Football

Cargin are a better side than last year, but so are Glen

James Laverty on the attack for Cargin against Glen last year. The Antrim champions took their Derry counterparts to the wire and felt disrespected by some of the commentary before and after the game.
James Laverty on the attack for Cargin against Glen last year. The Antrim champions took their Derry counterparts to the wire and felt disrespected by some of the commentary before and after the game. James Laverty on the attack for Cargin against Glen last year. The Antrim champions took their Derry counterparts to the wire and felt disrespected by some of the commentary before and after the game.

AIB Ulster Club SFC quarter-final: Glen v Cargin (Sunday, 3pm, Celtic Park)

ULSTER Club, with all its moving parts, is seldom the place to go looking redemption.

But with six of the nine senior football titles in the province held in 2023 by the same hands as 2022, the chance was always going to fall to someone.

So Cargin it is.

For a team that was able to break St Gall’s stranglehold just once in 14 years to have since won seven of the last nine Antrim titles has moved them into a conversation as one of the county’s greatest teams in history.

St Gall’s All-Ireland success separates their achievement but even in terms of the great St John’s team that won nine county titles between 1975 and 1988, they also reached three Ulster finals.

It eats at Cargin that it took until last year to make a breakthrough. Since their 2015 breakthrough, the Toome men hadn’t won a game in the competition until Kevin McShane hauled Naomh Conaill into a penalty shootout, fisting a last-gasp goal in normal time and then kicking a memorable equaliser at the end of extra-time.

That earned them a shot at Glen. Nobody really expected the Antrim champions to win but the nature of pre-match commentary to that effect stung them.

“There was a headline saying something like ‘the result is obvious, but maybe the margin might not be’. As in, we were beaten before we arrived… I just found that it hurt this time. Those fellas were annoyed that they were disrespected,” said Erin’s Own boss Ronan Devlin after the game, referring to The Irish News’ match preview.

They were then angered some more by a lack of post-match credit for a game in which they were within two points in stoppage time, having been just one down at key times in the second half.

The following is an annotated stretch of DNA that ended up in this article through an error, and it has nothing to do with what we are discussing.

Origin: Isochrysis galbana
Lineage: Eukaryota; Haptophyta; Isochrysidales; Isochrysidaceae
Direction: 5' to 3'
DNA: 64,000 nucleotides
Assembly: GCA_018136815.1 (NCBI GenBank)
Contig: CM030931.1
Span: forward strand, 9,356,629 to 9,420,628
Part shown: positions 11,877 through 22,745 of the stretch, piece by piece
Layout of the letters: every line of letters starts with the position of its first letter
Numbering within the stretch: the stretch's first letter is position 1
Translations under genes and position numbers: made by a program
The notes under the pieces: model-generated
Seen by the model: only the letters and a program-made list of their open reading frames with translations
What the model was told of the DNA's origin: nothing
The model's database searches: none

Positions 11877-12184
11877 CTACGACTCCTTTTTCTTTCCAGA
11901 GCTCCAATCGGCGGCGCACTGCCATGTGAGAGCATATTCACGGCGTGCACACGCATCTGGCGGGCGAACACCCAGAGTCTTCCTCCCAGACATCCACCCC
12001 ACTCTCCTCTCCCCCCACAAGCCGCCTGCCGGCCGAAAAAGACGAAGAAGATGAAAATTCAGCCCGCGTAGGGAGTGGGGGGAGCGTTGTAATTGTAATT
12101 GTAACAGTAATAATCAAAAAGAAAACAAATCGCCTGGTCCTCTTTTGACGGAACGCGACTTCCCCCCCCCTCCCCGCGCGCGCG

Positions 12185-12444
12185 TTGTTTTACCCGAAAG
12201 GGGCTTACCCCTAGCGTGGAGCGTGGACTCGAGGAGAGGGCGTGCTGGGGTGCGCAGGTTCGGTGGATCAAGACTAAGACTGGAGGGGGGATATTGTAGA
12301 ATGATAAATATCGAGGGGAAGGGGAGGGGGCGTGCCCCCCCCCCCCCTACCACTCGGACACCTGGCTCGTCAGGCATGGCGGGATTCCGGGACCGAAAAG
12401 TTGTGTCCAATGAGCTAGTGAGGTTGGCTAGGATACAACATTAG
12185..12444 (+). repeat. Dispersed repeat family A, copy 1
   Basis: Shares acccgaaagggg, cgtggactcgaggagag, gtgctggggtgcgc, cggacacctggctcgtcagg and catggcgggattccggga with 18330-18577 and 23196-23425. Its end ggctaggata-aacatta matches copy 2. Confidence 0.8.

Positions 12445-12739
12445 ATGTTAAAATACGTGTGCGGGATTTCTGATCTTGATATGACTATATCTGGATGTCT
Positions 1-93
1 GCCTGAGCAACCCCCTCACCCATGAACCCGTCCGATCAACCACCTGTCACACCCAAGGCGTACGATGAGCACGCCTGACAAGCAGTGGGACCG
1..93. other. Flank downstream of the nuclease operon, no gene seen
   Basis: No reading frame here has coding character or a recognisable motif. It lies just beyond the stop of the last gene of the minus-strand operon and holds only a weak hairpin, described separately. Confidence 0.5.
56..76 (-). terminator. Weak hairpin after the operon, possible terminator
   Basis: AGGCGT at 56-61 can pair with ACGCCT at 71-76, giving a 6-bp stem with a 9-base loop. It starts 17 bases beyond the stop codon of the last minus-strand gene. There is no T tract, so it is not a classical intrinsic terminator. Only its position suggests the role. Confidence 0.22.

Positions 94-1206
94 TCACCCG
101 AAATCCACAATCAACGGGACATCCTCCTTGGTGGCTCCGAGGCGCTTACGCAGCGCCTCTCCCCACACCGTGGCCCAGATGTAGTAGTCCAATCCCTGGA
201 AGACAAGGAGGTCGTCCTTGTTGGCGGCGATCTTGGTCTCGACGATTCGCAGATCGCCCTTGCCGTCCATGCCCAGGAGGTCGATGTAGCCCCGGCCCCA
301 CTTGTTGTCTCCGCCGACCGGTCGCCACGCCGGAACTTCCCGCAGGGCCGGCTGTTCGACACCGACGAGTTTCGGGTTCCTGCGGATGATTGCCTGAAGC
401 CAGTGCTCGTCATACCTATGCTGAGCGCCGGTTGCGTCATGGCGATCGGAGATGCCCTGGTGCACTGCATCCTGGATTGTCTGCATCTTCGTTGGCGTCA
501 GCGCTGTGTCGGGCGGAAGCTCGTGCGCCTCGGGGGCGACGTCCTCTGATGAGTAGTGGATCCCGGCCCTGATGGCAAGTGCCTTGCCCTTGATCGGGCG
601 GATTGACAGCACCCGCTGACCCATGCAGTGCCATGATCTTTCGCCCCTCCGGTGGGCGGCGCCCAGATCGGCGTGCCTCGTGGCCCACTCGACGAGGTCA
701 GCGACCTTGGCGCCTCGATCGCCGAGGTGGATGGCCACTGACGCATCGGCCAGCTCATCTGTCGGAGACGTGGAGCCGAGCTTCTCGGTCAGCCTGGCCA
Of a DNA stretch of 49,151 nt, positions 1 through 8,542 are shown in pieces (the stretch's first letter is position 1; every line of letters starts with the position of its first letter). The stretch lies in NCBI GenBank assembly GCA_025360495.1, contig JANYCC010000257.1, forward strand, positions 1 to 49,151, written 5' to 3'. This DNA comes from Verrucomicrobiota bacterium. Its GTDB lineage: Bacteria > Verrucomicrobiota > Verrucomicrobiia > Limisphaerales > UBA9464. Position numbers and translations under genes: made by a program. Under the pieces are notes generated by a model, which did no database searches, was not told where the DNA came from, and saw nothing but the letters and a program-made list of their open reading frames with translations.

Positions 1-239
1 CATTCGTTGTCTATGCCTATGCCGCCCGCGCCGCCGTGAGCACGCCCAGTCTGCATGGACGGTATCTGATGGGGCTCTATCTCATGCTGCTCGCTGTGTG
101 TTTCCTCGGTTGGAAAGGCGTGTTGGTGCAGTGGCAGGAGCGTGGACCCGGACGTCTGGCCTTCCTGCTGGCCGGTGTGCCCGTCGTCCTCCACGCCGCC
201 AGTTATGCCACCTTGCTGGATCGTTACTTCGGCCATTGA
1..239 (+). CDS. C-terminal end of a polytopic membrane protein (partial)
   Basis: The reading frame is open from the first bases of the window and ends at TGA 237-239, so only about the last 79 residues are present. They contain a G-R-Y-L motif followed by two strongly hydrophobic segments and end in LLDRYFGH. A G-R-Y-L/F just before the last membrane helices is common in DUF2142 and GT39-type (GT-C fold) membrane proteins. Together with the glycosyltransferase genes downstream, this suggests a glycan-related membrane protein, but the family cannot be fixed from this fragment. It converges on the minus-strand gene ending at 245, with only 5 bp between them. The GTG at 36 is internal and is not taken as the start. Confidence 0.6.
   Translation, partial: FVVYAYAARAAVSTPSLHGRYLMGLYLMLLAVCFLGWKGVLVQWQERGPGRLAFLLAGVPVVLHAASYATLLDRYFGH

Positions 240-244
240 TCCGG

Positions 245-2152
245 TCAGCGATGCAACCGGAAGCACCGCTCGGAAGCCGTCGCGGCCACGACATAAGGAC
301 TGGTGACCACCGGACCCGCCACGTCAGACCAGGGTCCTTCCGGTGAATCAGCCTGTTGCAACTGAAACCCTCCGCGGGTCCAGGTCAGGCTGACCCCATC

That was last year.

The only natural conclusion to be drawn from this year’s championship is that Cargin are a better team now than they were then.

For an entire generation their orchestra played to the tune set by Mick McCann.

When they needed him full-forward, in he went. Had to be at midfield, out he comes.

Sitting deep, slowing the game up, taking the sting out of it, whatever it was, Mick McCann instinctively did it and the rest of them learnt to adjust.

They’ve weaned themselves off him in this run. With 70-odd minutes of game time in total, he’s been peripheral.

Yet the impact he had around midfield after coming on in the final was still notable.

In the absence of the suspended Eunan Quinn, it would be a major surprise if it’s not McCann that takes his place.

Cargin quelled Dunloy’s goal-threat, monopolised their kickout and never looked like losing, even with 14 men.

Pat Shivers didn’t start either, having taken a knock early in the win over St Brigid’s.

They’ll be shorn tomorrow of Quinn, serving the first of a two-game ban following his early red card in the county final. He’d gone off injured against St Brigid’s too.

To win a championship without starting Mick McCann and Pat Shivers, and with Quinn playing only a bit-part, can only be taken as an indication of growing strength.

Sean O’Neill has developed further into a terrific footballer. Paul is the McCann that gets nowhere near the credit he’s owed. The introduction of starlet Conhuir Johnston has brought greater goal-threat to their attack.

None of their older hands look any older. It feels kinda like what’s the difference between being 34 and being 35? They’re all certain stages in their career but they’re all in superb nick.

Yet Malachy O’Rourke’s side never upped the pace last year to see if Cargin could run with them. Glen sat in very deep and allowed the pace of the game to be slowed to a crawl.

For performances like that of John Carron against Ethan Doherty, Kevin McShane on Emmett Bradley and Sean O’Neill on Conleth McGuckian, Cargin felt they’d not been given their dues.

But it was clear from very early that the Derry champions weren’t on their own game either. That undoubtedly fed into it.

If Glen are on their game, they won’t be beaten in Ulster by anyone this year.

The second half they produced against Magherafelt served warning.

With Ciaran McFaul back in harness and Danny McDermott looking like a serious find, they’re probably a better side than a year ago too.

And that makes them a potential All-Ireland winning team.

There are only two teams in Ulster in that bracket.

Kilcoo might not survive the weekend, but Glen will.